The Work-Meaning Connection
Several years ago, a Wall Street Journal/ABC News poll reported that nearly 50% of all those working in the United States would choose a new type of work if they had the chance (Warshaw 1998). Why do so many people feel dissatisfied with their work? The answer is complex and multifaceted. We live in an age where work has become "more personal than ever—when who you are is what you do—a deeper source of personal satisfaction than ever" (ibid., online, n.p.). Many are reexamining their careers in light of the growing realization that work should be more than a job. Instead of listening to internal signals, many individuals make choices about work and careers on the basis of external criteria such as income potential, status, and the opinions of others. Although they may achieve success in these careers, they may be unhappy and dissatisfied because their work is not aligned with who they are—their "core self" (Clark 1999-2000). Others may select careers based on their aptitudes-things they are good at doing—but just like external criteria these aptitudes may not reflect their "deep interests," that is, the things that really make them happy (Webber 1998).
According to Timothy Butler and James Waldroop, examining the terminology used to describe work can help unravel some of the questions about choosing work that is meaningful. Although the term "career" is used most frequently, the term "vocation" is more profound because it has to do with doing work that makes a difference and that has meaning. The Latin word vocare, which means "to call," is the root of the word vocation. A vocation is a calling that one has to listen for. It is not immediately recognizable and one has to be attuned to the message for it to be heard (Webber 1998). Finding meaningful work, therefore, involves listening for those internal signals that signify "deep interests" and then allowing the interests to lead to work that is aligned with a "core self."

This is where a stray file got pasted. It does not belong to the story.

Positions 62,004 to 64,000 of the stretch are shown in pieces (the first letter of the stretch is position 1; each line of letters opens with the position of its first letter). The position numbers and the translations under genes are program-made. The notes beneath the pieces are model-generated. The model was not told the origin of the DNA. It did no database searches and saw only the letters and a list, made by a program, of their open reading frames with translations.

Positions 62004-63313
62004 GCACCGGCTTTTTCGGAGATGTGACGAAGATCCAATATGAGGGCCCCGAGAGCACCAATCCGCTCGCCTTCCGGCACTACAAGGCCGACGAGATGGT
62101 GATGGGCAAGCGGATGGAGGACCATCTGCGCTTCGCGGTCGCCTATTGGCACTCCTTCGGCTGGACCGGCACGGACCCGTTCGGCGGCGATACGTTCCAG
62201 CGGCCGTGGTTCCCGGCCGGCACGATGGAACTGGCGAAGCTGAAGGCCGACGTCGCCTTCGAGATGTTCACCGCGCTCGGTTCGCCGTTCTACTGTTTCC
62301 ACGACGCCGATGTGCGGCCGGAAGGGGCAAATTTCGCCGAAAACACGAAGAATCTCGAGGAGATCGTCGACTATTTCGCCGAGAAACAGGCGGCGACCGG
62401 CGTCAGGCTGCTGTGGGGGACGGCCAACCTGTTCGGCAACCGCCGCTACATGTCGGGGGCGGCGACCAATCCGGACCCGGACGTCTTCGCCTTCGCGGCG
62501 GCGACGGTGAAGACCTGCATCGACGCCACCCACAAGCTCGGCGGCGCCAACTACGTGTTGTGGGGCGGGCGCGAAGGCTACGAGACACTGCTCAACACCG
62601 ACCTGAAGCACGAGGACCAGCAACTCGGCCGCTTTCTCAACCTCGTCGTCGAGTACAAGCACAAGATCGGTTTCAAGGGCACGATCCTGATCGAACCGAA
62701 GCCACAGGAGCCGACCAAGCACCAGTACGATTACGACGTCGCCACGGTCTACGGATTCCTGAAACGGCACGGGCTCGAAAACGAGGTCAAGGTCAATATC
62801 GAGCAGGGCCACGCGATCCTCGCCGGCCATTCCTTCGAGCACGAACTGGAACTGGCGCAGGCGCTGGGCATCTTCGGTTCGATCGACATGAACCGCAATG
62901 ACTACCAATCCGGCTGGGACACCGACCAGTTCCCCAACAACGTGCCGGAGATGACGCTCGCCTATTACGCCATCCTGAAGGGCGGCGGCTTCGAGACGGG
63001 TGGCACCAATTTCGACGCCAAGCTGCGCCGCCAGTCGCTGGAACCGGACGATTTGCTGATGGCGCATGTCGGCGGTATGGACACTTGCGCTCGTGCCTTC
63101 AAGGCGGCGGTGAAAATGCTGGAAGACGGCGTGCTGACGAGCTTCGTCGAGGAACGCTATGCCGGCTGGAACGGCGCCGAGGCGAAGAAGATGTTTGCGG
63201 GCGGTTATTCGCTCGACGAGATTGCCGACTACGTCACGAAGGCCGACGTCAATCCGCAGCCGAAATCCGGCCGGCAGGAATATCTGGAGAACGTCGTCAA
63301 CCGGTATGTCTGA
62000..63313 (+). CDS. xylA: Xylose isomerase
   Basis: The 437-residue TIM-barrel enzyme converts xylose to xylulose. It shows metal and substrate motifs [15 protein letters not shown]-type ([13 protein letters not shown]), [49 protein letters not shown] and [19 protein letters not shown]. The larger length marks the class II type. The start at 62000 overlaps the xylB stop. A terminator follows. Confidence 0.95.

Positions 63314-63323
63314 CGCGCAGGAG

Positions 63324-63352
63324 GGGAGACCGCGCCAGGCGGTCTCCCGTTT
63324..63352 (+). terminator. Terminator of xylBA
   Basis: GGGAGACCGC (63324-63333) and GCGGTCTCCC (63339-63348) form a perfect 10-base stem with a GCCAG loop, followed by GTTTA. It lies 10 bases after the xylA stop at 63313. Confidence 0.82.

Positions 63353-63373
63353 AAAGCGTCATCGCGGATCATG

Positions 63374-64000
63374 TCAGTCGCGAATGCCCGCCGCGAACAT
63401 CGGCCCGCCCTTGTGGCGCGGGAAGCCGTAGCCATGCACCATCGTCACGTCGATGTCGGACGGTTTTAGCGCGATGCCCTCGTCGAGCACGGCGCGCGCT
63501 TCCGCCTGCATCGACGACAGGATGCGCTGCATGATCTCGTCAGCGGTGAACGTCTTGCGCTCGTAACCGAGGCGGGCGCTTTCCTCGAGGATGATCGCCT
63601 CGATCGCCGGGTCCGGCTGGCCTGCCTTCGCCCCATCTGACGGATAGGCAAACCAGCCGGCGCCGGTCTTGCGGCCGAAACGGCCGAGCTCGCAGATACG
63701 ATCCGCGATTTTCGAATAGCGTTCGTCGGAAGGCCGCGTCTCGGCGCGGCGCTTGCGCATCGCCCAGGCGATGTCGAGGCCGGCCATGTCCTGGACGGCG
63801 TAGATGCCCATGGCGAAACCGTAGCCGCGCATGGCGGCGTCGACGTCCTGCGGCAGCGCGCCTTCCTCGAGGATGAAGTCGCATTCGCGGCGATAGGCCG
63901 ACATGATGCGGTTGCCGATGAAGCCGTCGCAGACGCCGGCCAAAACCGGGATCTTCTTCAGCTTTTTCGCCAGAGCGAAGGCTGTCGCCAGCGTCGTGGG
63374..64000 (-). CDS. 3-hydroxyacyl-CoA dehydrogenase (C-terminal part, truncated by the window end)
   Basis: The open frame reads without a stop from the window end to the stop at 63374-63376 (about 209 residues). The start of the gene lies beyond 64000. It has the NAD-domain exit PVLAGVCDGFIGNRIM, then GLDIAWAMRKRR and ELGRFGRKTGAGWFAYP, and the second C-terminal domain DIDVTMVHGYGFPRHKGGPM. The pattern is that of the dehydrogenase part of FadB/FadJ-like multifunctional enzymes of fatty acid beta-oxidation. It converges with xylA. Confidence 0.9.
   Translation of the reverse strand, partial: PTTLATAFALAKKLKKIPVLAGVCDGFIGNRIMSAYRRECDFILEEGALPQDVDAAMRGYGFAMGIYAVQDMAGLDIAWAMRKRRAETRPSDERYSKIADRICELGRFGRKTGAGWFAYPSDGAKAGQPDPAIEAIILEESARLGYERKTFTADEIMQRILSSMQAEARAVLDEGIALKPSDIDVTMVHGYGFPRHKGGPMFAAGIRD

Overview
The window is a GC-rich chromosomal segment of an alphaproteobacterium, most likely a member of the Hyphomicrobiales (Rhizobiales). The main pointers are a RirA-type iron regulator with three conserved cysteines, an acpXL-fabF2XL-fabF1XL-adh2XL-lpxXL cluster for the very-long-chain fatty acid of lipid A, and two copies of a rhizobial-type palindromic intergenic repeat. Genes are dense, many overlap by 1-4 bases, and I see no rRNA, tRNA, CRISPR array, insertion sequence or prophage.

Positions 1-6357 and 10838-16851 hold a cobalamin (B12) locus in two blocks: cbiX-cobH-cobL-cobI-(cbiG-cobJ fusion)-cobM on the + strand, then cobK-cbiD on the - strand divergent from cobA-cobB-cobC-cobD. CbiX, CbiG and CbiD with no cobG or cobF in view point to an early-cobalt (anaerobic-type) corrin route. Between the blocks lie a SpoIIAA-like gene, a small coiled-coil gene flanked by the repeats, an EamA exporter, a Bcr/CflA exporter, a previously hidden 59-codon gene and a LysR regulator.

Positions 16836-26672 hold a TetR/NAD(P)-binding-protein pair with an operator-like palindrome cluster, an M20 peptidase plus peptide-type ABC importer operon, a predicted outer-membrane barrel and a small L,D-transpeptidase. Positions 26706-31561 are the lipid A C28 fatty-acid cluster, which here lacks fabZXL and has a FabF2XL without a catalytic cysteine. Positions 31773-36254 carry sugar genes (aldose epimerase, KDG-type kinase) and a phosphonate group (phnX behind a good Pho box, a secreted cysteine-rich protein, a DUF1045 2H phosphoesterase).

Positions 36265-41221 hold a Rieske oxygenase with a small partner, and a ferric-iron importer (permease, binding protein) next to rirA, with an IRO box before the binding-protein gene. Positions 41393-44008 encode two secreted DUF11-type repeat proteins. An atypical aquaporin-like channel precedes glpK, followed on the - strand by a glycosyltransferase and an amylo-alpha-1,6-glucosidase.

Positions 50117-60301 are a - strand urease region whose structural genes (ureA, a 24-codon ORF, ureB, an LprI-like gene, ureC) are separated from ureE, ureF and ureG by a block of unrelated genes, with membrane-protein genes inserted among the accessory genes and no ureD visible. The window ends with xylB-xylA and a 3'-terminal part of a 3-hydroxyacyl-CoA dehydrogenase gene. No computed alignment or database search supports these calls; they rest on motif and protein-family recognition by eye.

Job Satisfaction and Career Happiness
Traditional vocational or career guidance grew out of the needs of the modern industrial era and focused on measuring individual differences or traits and then using this information to match people to occupations. Part of this tradition was measuring job satisfaction through a positive evaluation of individuals' attitudes toward their jobs. Career satisfaction measures concentrated on correlating external job factors with global measures of satisfaction (Henderson 1999-2000; Savickas 2000). Job satisfaction also depended on an individual's ability to recognize and follow his or her interests (Henderson 2000). According to Henderson (1999-2000), when "the popular literature began suggesting deeper meaning in work…these traditional studies and assessment techniques began to have an empty ring" for both individuals and career development professionals (p. 6).
In response to the need to address the evolving concept of meaningful work, a new...